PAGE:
Computer Networks (Revision 7)
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Area of Study: Science
Prerequisite: COMP 314*
Precluded Course: COMP 345 or COMP 346. (COMP 347 may not be taken for credit if credit has already been obtained for COMP 345 or COMP 346.)
Faculty: Faculty of Science & Technology
COMP 347 has a Challenge for Credit option.
*Note: Students who are concerned about not meeting the prerequisites for this course are encouraged to contact the course coordinator before registering
COMP 347 is a university course designed to teach the essential principles and technologies of computer networking. To accommodate the needs of students who do not have enough programming background, or are not interested in programming, requirements for coding have been removed from the course.
After successfully completing the course, students should be able to
- Explain all the fundamental concepts and terminologies of computer networks and be able to dialog with IT professionals in the right technical terms.
- Use the concepts of layered models, network principles, and technologies to explain how computer networks and their components work and to explain various performance issues such as delays and quality assurance;
- Explain various network standards and protocols;
- Use computer network principles and technologies to solve network related problems;
- Design new network protocols for network services to meet certain requirements;
- Apply computer network principles and technologies in the design, implementation, and management of computer networks.
COMP 347 consists of the following units:
- Unit 0: Orientation
- Unit 1: Introduction to Computer Networks, the Internet, and the World Wide Web
- Unit 2: Application Layer and Network Applications
- Unit 3: Transport Layer
- Unit 4: The Network Layer and Routing
- Unit 5: The Link Layer and Local Area Networks
- Unit 6: Wireless and Mobile Networks
- Unit 7: Multimedia networking
- Unit 8: Network Management
To receive credit for COMP 347, you must achieve a course composite grade of at least “D” (50 percent), including a grade of 50 percent on each assignment, and at least 50 percent on the final examination. The weighting of these grades is as follows:
To learn more about assignments and examinations, please refer to Athabasca University's online Calendar.
Kurose, J. F., & Ross, K. W. (2013). Computer Networking: A Top-Down Approach (6th ed.). Boston, MA: Addison-Wesley. http://www.aw.com/kurose-ross/
A print version of the eText can sometimes be purchased from the publisher through a direct-to-student link provided on the course website; you can also acquire the textbook on your own if you wish.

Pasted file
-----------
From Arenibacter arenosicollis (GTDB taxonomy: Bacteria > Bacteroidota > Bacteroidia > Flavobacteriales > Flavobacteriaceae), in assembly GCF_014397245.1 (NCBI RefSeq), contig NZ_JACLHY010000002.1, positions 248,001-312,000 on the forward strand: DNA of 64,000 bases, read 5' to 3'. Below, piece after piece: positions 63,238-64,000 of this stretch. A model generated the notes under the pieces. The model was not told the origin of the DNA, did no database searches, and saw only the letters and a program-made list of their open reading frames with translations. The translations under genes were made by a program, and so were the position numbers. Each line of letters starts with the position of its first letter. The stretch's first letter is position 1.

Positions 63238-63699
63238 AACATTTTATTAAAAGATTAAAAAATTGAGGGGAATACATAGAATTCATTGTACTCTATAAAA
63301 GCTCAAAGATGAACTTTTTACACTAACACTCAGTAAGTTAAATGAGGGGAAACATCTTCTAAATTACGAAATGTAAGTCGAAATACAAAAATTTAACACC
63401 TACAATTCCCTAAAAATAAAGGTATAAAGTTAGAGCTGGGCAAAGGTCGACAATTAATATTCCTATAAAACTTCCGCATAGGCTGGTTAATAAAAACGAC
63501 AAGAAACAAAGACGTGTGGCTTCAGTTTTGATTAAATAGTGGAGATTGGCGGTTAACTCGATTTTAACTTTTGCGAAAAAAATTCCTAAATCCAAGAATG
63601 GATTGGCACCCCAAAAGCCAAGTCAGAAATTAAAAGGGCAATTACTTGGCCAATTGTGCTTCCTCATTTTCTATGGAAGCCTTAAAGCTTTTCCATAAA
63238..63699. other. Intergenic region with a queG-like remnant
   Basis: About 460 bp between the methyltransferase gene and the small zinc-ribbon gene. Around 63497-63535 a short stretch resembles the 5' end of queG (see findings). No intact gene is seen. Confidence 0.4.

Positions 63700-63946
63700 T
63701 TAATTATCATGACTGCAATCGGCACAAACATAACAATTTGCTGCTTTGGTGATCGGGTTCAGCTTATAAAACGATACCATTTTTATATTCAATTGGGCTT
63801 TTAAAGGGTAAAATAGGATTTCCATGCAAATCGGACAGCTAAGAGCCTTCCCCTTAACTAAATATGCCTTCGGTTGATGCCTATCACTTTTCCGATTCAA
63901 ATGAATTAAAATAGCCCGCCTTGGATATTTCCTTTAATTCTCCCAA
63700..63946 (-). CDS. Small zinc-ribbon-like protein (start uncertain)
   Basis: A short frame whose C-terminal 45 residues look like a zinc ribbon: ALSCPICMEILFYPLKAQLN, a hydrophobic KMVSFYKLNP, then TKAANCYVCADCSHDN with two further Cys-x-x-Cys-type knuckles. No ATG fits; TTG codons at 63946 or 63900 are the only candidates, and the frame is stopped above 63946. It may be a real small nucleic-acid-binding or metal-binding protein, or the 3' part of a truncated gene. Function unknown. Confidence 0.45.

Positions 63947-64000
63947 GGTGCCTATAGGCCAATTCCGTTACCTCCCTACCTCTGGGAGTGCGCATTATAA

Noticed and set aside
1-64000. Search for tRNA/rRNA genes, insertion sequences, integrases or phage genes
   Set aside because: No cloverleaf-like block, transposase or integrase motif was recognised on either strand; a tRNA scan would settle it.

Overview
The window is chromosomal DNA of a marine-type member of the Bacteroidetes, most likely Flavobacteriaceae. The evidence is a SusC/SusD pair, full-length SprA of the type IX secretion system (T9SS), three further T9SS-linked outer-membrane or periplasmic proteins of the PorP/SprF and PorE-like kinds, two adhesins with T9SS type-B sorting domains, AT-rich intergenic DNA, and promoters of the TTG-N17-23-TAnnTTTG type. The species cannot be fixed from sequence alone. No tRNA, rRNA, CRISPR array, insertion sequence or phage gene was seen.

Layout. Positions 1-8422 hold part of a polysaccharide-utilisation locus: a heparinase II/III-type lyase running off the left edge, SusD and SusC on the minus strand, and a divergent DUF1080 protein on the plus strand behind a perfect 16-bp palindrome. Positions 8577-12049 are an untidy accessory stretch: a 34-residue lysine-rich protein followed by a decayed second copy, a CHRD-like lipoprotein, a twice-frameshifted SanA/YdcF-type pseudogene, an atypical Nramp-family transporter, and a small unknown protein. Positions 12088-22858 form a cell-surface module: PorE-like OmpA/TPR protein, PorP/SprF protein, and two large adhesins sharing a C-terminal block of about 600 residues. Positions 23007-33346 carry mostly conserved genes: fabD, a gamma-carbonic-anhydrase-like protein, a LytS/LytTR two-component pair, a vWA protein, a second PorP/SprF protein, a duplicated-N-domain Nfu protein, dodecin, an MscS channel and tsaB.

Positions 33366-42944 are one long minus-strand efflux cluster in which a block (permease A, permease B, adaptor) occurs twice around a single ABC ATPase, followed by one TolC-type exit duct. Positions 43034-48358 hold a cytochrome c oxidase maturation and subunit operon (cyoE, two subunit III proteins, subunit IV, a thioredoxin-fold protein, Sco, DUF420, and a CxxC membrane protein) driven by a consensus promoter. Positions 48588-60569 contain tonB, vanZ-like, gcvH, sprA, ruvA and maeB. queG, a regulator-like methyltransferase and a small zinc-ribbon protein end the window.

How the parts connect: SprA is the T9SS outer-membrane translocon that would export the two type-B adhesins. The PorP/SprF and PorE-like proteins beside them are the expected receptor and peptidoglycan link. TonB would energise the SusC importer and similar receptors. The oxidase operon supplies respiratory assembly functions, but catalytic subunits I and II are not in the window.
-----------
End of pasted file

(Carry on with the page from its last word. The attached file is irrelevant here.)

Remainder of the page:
The remainder of the learning resources for Computer Science 347 are distributed in electronic format or are available from the course or other Web sites. The materials in these categories presently include:
Distributed in Electronic Format:
- Computer Science 347 Study Guide.
Available from the Course Web Site:
- Tutor Marked Exercises and Instructions
- Self-Testing Quizzes (on the homepage of the Kurose-Ross textbook.)
- A Course Evaluation Form
- Links to Other Web-based Course Resources
Available from Other Web Sites:
- Companion website for the textbook
- Additional supporting materials of interest to students may occasionally be made available electronically.
Special Course Features
COMP 347 is offered by computer mediated communications (CMC) mode, and can be completed at the student's workplace or home. It is an elective in all Computing and Information Systems programs, for example, B.Sc. in Computing and Information Systems.
The Challenge for Credit process allows students to demonstrate that they have acquired a command of the general subject matter, knowledge, intellectual and/or other skills that would normally be found in a university level course.
Full information for the Challenge for Credit can be found in the Undergraduate Calendar.
Undergraduate Challenge for Credit Course Registration Form
Athabasca University reserves the right to amend course outlines occasionally and without notice. Courses offered by other delivery methods may vary from their individualized-study counterparts.
Opened in Revision 7, April 11, 2017.
View previous syllabus
Updated February 23 2018 by Student & Academic Services